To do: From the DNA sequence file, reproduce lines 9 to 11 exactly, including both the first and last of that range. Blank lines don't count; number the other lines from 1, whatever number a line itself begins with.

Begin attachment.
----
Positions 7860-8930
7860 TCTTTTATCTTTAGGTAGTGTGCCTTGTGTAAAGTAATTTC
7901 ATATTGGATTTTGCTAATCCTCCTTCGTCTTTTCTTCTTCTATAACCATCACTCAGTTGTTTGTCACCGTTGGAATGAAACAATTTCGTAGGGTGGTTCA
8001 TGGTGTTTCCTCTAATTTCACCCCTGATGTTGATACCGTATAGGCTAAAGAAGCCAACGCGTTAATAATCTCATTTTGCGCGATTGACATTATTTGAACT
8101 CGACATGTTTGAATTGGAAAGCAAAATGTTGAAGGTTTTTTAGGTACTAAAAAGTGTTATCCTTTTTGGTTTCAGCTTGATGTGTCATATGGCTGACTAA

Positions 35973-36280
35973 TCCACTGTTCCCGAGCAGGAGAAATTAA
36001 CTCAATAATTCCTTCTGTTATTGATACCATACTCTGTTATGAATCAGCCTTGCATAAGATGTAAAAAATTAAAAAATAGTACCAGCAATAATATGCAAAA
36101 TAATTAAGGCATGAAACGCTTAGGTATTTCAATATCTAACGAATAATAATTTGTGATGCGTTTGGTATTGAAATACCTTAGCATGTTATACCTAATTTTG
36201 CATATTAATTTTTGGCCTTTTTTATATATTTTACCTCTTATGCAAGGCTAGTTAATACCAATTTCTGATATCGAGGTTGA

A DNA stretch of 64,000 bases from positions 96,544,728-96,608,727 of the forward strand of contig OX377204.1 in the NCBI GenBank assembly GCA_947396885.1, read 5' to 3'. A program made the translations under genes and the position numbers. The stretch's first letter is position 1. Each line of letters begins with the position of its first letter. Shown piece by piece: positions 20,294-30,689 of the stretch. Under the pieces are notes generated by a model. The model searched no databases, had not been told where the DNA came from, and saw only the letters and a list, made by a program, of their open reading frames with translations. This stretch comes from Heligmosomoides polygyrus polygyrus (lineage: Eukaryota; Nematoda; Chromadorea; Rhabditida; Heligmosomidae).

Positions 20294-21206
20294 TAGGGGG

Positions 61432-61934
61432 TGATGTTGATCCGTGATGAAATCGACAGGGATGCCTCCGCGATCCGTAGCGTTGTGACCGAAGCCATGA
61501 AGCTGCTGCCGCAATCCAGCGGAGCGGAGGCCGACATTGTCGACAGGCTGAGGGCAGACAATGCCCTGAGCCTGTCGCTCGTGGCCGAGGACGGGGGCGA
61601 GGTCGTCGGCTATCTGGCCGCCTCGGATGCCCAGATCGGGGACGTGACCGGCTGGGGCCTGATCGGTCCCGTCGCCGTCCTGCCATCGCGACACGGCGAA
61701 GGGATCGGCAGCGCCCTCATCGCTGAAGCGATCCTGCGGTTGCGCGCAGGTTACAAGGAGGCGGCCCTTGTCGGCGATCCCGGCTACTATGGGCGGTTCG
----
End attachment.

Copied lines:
36101 TAATTAAGGCATGAAACGCTTAGGTATTTCAATATCTAACGAATAATAATTTGTGATGCGTTTGGTATTGAAATACCTTAGCATGTTATACCTAATTTTG
36201 CATATTAATTTTTGGCCTTTTTTATATATTTTACCTCTTATGCAAGGCTAGTTAATACCAATTTCTGATATCGAGGTTGA

A DNA stretch of 64,000 bases from positions 96,544,728-96,608,727 of the forward strand of contig OX377204.1 in the NCBI GenBank assembly GCA_947396885.1, read 5' to 3'. A program made the translations under genes and the position numbers. The stretch's first letter is position 1. Each line of letters begins with the position of its first letter. Shown piece by piece: positions 20,294-30,689 of the stretch. Under the pieces are notes generated by a model. The model searched no databases, had not been told where the DNA came from, and saw only the letters and a list, made by a program, of their open reading frames with translations. This stretch comes from Heligmosomoides polygyrus polygyrus (lineage: Eukaryota; Nematoda; Chromadorea; Rhabditida; Heligmosomidae).